Trump's tweet comes a day after Apple put out a press release describing the money it spends on U.S.-based suppliers and vendors.Technologyread more
President Donald Trump held a call on Wednesday with the CEOs of three major U.S. banks, according to people with knowledge of the situation.Marketsread more
Benefits from what President Trump called "the biggest reform of all time" to the tax code have dwindled to a faint breeze just 20 months after its enactment, writes John...Politicsread more
Epstein, 66, was found in his cell in Manhattan federal lockup Saturday morning and transferred to a nearby hospital, where he was subsequently pronounced dead.Politicsread more
Air travelers faced delays at U.S. airports on Friday afternoon after a computer issue snarled processing of international arrivals.Airlinesread more
Daniel Povey, a professor who was fired by Johns Hopkins University, said he will no longer go work at Facebook after the company asked him to work as a contractor while it...Technologyread more
Markets would like Fed Chairman Jerome Powell to clarify whether the Fed sees itself at the beginning of a serious, longer-term rate cutting cycle.Market Insiderread more
In comparative terms, CEOs now make on average 278 times the average worker's salary, according to the Economic Policy Institute.Executive Compensationread more
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Roger Stone and the Department of Justice have been sparring for a month over whether jurors can be shown a 4-minute-and-20-second clip from the film.Politicsread more
As part of his new proposal to combat hate and violence, O'Rourke wants to make social media companies liable for users' hateful content.Technologyread more
That's an important development to watch as actions taken by Trump against North Korea will likely result in a cold war between the U.S. and China, said David Roche, president and global strategist at Independent Strategy. Such a turn of events between the two major powers would have global implications, he added, pointing to how it would affect worldwide trade and investment.
Outlining the two likely scenarios that could play out, Roche said the U.S. may try to contain North Korea by having "rings of missiles throughout the Asia Pacific region pointing at Pyongyang" or it could try to remove the hermit nation's leader Kim Jong Un through an attack.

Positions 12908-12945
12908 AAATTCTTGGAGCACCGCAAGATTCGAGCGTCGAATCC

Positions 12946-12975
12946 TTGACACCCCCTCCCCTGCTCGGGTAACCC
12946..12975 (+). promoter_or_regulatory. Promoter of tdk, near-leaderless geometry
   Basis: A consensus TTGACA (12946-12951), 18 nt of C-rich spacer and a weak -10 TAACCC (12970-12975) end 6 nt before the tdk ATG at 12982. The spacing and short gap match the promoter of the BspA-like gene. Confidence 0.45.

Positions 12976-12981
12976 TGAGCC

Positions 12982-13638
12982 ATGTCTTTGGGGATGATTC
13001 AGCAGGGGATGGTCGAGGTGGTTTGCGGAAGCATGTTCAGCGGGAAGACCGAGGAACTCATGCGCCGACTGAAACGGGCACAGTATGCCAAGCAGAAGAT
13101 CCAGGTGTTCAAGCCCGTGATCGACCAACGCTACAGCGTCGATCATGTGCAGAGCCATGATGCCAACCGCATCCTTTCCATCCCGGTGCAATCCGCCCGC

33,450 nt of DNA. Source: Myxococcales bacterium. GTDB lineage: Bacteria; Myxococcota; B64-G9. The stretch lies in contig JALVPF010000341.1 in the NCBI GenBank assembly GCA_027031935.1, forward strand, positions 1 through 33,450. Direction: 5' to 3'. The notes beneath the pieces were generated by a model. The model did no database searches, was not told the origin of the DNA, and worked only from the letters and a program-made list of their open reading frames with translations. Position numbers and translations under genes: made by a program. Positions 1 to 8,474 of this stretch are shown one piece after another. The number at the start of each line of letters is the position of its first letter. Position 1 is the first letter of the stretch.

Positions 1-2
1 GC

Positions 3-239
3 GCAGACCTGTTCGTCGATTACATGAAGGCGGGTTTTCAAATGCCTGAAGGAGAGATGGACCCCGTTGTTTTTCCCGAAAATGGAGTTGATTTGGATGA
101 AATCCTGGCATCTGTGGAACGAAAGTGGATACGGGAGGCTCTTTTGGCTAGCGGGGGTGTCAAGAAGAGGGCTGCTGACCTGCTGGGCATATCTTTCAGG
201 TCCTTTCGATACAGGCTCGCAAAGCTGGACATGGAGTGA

Both those scenarios undermine China's influence — they would remove a key strategic ally from Beijing's foreign policy plan — and would lead to an "almost inevitable cold war" between China and the U.S., he said.
"One of these two outcomes is pretty likely so what comes out of that is all sorts of things: trade complications, cold wars et cetera. And that, I think, would be a major geopolitical forecast I would make for this year," said Roche.
Kim declared North Korea "a peace-loving and responsible nuclear power" in his annual New Year's Day address on Monday, Reuters reported. The leader also said the U.S. should be aware that his country's nuclear forces are now a reality, not a threat, but claimed that he was "open to dialogue" with the South.
Pyongyang's testing of its nuclear weapons escalated tensions throughout 2017 and brewed fiery rhetoric between Trump and Kim. But other than some knee-jerk reactions, financial markets mostly shrugged off those developments.
Roche said it is hard to predict how Trump will react to Kim's latest declaration, but any actions by the U.S. will hit equities more than other asset classes.
"The major casualty out of this would be equities because equities are now based upon such optimism that any really negative impact will affect the most high-flown asset," he said.